We Americans have much for which to be thankful
We Americans have much for which to be thankful, for the many blessings we have received as a nation. France hasn’t been as blessed as we of late. Nor have the people of Syria, Afghanistan, Iraq, Lebanon, Mali, Nigeria, Egypt, Russia, Kenya, and many others. Jihad is winning the battles. But will it win the war?
If it does win, how will it win? Not by massive military battles that conquer capitals, but by a thousand cuts that bleed out our treasure, our confidence, our liberties. Individually, they don’t seem like much. Collectively, our freedom fritters away.
In free societies - what Islamic terrorists want to eradicate - we can’t stop every attack. Along with enduring extreme ideas and words, we will have to endure terrorist bombings, shootings and attacks. We have to be realistic about this if we want to remain free.
But while fatalism is OK, fear is not. The only way we can win is to not be afraid – to use a now overused British WWII call to action, to “Keep Calm and Carry On” - to not permit our liberty to be consumed by a drastic desire for security.
But Jihad is winning that battle right now too. According to Jessica Huseman at MIC.com, after Sept. 11, 2001, “America understandably amped up security, created the Department of Homeland Security and the Transportation Security Administration and has spent upwards of $740 billion (on homeland security) to date.”
As for right now, at least, a rich nation, “A billion here and a billion there and pretty soon you’re talking real money” (attributed to former Illinois Senator Everett Dirksen) is a joke we can afford to make. Maybe our security is worth billions - even trillions - and maybe not. Yet either way, we’re talking about obscene amounts of money spent since 9/11 on “making us safer.” But has it been worth it, especially when the cost is weighed against the real and potential assault on our liberties?
“Is the money being spent on the sometimes vague and amorphous notion of ‘homeland security’ worth the cost, to say nothing of the cost to civil liberties? Probably not,” Huseman continued in her column. “Almost all long term, academic cost-benefit analyses of national security spending have determined that we are spending too much and reaping too few benefits.”
Overall, between the Defense Department, the Department of Homeland Security, and the National Transportation Security Administration, trillions have been spent on our security, according to several sources including National Priorities.Org and Fox News contributor John Stossell. He wrote in 2011, “After 9/11, the U.S. Congress created the Department of Homeland Security and the Transportation Security Administration. America went to war, overtly and covertly, in several countries. Nearly $8 trillion (has been) spent on what is called ‘security.’”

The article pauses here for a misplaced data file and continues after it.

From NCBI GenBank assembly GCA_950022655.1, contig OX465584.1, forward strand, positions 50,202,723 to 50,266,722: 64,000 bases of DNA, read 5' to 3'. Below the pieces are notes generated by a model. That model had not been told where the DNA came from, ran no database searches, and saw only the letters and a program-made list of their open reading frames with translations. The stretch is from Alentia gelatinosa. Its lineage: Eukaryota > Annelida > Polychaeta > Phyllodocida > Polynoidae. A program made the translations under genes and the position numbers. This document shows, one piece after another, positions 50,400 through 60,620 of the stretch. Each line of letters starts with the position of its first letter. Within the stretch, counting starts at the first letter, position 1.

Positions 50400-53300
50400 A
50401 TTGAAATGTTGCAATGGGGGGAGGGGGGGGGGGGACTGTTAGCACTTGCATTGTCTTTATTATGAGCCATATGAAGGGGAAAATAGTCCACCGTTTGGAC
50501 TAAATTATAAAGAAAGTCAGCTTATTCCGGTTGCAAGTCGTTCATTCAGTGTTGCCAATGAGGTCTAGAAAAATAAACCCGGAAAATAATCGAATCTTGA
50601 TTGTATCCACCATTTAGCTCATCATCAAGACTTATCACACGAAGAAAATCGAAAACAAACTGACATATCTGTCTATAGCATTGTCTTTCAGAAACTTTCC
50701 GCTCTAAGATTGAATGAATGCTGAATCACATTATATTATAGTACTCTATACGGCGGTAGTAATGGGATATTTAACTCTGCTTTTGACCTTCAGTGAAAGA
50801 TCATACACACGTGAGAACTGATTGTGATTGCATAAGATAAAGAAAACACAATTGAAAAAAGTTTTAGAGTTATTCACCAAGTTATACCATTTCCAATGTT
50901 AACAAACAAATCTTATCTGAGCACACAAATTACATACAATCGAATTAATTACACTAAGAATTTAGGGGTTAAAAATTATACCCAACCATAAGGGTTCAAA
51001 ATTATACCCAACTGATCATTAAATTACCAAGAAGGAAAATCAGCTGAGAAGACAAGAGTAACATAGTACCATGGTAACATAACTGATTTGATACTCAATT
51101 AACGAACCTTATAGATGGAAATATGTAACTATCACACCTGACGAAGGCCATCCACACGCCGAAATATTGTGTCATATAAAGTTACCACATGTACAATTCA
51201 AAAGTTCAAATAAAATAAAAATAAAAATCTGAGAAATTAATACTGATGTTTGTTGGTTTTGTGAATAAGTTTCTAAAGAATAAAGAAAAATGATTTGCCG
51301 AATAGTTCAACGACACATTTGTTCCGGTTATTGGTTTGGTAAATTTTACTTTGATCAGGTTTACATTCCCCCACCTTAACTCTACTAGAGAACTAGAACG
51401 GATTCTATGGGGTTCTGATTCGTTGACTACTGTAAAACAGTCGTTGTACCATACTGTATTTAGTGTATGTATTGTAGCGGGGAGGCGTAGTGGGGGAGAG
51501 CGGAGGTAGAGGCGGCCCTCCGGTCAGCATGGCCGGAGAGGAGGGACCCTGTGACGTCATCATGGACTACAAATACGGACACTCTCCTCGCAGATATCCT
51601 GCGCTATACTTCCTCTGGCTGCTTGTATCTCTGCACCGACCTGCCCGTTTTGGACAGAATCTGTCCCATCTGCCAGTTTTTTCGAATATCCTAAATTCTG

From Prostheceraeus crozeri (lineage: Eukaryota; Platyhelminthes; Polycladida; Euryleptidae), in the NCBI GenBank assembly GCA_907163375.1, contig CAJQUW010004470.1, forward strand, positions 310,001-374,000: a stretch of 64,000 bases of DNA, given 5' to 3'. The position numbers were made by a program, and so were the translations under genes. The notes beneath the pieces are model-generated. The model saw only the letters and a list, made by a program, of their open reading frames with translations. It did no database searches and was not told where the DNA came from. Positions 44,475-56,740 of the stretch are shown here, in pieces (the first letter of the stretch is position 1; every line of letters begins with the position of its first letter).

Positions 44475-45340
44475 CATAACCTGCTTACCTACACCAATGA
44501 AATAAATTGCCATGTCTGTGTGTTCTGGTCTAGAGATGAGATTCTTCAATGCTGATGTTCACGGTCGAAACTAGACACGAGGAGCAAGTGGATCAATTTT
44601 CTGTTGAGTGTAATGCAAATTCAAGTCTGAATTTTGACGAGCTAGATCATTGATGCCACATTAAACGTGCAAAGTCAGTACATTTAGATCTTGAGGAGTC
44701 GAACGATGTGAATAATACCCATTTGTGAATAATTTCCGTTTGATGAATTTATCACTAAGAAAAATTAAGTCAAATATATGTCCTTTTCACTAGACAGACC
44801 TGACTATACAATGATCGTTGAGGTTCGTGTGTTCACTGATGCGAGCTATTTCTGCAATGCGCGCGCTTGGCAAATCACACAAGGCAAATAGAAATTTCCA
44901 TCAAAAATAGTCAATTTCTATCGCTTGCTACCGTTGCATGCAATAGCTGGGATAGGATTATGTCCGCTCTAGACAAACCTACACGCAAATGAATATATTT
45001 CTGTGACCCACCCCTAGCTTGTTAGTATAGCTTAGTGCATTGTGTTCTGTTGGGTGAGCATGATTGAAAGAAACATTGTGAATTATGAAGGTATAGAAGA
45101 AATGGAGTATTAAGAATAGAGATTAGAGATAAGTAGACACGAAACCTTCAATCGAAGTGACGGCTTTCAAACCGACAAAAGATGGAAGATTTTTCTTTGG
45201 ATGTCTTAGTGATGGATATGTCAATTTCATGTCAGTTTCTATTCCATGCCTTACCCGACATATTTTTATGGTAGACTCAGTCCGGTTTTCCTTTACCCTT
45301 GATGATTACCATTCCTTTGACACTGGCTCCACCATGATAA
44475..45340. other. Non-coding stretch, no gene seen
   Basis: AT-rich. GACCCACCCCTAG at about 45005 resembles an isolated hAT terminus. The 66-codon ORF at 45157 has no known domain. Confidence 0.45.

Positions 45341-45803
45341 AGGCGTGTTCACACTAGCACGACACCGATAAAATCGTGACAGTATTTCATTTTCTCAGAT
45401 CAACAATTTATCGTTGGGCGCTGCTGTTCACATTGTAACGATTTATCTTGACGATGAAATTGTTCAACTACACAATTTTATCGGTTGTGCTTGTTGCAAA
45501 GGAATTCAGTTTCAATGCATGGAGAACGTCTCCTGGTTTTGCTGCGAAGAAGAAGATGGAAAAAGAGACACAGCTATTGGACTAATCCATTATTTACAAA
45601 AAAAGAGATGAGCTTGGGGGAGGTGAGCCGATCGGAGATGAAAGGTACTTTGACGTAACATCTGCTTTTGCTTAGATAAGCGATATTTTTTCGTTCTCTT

What has that spending on our security meant to our liberty? Intrusion into private communication on a massive scale. Cameras on every street corner in our cities. In Europe, a three-month extension on the French “state of emergency” since the Paris terrorist attacks imposed reduced civil liberties and increased police powers on the French people. The news media harps, “100,000 police and soldiers are on the streets of France,” like it’s a badge of honor, like there’s something positive about militarizing a free society and its adverse, freedom warping consequences.
Reduced civil liberties and increased police (religious and otherwise) powers are, of course, goals of Islamic terrorists. A Brussels “Level Four Lockdown” this past weekend (extended into this week) restricted freedom of movement. Canceled soccer games, shuttered businesses, raids and arrests without warrant, empty streets, closed schools, restrictions on large gatherings and protests, prohibitions on “inflammatory language” — can sharia law be far behind?
What about martial law in the United States if we are similarly attacked as Parisians were? According to some polls, Frenchmen agreed they would be willing to offer their liberty for security. Should Americans make the same bargain with the devil? Every street corner camera we ignore in the name of security is another cut — more costs, less liberty, more bleeding.
If we won’t fight government’s attempt to limit our liberty in the name of security, we’re doomed. Bled dry. Jihad wins.
“Those who would give up essential Liberty, to purchase a little temporary Safety, deserve neither Liberty nor Safety.” These words appear in a letter widely presumed to be written by Benjamin Franklin in 1755. Franklin’s words were predominately about money — not terrorism. But we should all be very wary. These same words can be easily applied to the perilous situation we find ourselves in today harboring a dangerous fear of Islamic terrorism.
Focusing on our blessings — keeping calm and carrying on — is what will ultimately beat Jihad, not freedom-killing security.
Barry Fetzer is a columnist for the Havelock News. He can be reached at email@example.com.